5 Things to Know About What We Do With All of This Chattadata

The City of Chattanooga’s general operating budget in Fiscal Year 2020 is $269.8 million, funded primarily by the property taxes. Keeping track of where and how those dollars are spent is a critical part of maintaining a high-performing government — one of Mayor Andy Berke’s key priority areas since coming into office.

Government is not a business and as such is not motivated by profit. It’s motivated by service. Even so, we do share a responsibility to be efficient, strategic, and careful with the dollars we spend, particularly so we have the resources to keep helping more Chattanoogans more effectively.

Using data to measure and learn from the performance of our departments, divisions, and partner agencies is the job of our Office of Performance Measurement & Open Data (OPMOD). This team works throughout the year to make sure that our “Chattadata” is professionally tracked and used appropriately to guide the operations of everything that the city does and funds.

Five things to know about the City of Chattanooga’s OPMOD:

  1. Some cities are fans of top down based “stat” programs to monitor and measure their performance. While this approach is certainly data-driven, we find that it does not necessarily result in long-term changes in behavior or improved operations. We use a different method for performance management — one built on constructive, candid interactions with department heads and focused on continuous quality improvement, not shame and blame.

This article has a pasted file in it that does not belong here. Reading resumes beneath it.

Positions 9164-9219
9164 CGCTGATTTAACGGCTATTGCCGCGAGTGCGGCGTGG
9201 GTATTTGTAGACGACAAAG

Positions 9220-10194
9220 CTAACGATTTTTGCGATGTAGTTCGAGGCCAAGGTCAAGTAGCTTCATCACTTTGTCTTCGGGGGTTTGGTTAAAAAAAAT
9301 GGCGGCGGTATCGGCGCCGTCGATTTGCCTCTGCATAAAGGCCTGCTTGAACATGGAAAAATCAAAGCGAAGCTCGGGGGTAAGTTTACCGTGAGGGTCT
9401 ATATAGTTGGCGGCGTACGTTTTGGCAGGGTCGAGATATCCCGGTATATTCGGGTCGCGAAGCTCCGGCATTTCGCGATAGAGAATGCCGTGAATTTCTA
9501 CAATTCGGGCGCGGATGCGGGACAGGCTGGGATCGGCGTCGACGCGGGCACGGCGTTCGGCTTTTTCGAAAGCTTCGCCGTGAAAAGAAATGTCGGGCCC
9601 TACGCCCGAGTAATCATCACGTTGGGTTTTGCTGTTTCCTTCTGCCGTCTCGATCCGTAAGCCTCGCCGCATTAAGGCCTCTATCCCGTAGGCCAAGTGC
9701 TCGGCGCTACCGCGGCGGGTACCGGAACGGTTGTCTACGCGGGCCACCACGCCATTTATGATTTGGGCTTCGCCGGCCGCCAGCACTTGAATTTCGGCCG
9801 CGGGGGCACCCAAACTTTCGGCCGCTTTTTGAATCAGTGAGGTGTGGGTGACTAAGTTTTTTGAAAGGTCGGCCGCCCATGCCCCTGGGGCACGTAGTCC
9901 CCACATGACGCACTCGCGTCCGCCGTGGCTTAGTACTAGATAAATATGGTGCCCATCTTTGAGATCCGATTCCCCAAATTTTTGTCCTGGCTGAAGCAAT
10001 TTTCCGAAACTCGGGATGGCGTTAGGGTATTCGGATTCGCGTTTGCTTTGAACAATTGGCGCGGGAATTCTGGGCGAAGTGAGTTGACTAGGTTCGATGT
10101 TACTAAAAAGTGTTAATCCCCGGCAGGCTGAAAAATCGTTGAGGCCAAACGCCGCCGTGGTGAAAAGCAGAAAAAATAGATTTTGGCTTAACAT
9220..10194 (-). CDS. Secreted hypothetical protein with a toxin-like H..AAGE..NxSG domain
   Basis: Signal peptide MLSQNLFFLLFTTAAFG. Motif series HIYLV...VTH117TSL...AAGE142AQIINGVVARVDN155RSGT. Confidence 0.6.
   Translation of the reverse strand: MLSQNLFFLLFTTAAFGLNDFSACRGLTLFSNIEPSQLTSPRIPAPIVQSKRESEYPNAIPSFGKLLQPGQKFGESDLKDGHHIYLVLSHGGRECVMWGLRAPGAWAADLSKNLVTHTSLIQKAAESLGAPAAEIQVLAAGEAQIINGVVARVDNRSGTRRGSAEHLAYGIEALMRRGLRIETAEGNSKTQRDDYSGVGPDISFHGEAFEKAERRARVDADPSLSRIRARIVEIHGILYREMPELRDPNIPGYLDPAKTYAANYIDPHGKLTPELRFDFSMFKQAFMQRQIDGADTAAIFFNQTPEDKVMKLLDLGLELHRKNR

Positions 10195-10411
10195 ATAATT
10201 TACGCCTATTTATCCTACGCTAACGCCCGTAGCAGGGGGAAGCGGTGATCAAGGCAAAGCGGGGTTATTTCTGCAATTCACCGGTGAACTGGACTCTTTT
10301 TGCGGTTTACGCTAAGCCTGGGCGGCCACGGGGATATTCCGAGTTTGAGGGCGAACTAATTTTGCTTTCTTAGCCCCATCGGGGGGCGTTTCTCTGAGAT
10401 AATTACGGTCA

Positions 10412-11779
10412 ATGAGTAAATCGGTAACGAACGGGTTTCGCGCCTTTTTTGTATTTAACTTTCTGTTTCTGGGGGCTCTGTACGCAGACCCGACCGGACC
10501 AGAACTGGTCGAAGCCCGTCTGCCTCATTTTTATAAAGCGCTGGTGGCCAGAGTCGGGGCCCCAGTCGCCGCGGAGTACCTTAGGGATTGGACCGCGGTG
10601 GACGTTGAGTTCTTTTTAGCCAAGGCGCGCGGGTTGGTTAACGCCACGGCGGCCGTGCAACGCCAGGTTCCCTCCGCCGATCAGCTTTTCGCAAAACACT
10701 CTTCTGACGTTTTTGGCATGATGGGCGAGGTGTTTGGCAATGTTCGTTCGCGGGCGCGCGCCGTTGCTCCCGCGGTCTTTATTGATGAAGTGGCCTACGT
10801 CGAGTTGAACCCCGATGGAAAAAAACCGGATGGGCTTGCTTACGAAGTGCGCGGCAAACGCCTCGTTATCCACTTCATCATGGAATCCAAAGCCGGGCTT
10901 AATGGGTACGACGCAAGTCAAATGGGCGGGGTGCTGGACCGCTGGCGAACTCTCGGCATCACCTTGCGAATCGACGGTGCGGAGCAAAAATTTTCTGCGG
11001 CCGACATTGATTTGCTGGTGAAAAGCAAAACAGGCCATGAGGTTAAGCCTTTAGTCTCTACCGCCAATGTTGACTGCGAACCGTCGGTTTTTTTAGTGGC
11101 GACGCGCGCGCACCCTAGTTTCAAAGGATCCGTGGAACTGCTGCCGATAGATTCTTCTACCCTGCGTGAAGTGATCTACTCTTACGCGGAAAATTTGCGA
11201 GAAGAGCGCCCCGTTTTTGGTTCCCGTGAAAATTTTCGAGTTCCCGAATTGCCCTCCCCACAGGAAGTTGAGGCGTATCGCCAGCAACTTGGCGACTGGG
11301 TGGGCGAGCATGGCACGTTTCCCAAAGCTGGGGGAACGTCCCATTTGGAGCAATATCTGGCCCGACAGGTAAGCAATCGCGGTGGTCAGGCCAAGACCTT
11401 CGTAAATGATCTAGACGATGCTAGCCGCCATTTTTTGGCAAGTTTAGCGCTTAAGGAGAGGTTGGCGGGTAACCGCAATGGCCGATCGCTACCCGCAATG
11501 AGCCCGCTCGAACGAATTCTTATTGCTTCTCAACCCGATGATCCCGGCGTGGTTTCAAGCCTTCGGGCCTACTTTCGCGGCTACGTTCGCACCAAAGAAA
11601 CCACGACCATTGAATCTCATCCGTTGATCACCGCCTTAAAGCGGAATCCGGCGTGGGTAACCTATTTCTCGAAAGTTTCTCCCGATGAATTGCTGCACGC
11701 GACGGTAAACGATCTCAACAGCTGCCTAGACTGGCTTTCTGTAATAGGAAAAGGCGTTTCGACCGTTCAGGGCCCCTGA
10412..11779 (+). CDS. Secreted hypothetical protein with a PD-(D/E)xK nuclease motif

2. We measure a lot. There are 394 discrete performance measures across 141 funded offers.

  3. Each performance measurement begins with a plan. It’s the first step in a cyclical process that involves our Operations staff, Finance staff, Administrators, and others to make sure we know exactly what each department is trying to achieve and what results citizens should expect. After we plan, we deliver, monitor, and act to make adjustments and improvements to what we do and how we do it. Oftentimes we go through this cycle multiple times each year.

  4. Outputs are different than outcomes. Simply put, outputs are what we do — outcomes are if it’s making a difference. Are streets cleaner? Are children healthier? Is violent crime going down? Is our economy growing? How are we making life better for people in our city?

  5. But wait, there’s more. OPMOD is designing a new analytics program to use data to guide our operational decision-making more closely. We’re launching new internal and external dashboards to share our data and departments’ performance. We’re refreshing our Budgeting For Outcomes process to bring in even more public input and align the peoples’ priorities with our annual budget.

In the year ahead, we are going to do more to measure more. As with everything we do, we’re going to keep working to deliver better results to the community.

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